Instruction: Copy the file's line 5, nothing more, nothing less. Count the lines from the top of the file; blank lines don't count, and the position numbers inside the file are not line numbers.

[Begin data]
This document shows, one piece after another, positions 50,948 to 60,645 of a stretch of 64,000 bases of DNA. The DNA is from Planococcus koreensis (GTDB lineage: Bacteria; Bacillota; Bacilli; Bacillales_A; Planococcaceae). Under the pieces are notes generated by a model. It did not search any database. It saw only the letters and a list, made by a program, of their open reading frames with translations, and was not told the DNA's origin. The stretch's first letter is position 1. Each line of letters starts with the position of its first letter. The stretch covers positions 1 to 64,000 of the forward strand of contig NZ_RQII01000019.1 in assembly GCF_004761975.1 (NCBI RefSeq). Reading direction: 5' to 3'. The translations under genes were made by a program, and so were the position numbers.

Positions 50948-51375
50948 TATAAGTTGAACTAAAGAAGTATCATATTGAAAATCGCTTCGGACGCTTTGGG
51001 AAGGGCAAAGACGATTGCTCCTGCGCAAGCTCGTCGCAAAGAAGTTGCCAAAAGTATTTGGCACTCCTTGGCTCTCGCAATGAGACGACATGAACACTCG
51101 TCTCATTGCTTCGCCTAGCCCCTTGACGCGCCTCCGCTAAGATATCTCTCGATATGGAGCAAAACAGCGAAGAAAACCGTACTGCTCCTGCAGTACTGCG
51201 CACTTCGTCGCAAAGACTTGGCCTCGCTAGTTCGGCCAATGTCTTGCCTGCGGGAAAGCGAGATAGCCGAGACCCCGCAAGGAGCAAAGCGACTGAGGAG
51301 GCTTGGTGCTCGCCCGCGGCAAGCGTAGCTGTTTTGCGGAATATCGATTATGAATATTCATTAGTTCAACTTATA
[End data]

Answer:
51101 TCTCATTGCTTCGCCTAGCCCCTTGACGCGCCTCCGCTAAGATATCTCTCGATATGGAGCAAAACAGCGAAGAAAACCGTACTGCTCCTGCAGTACTGCG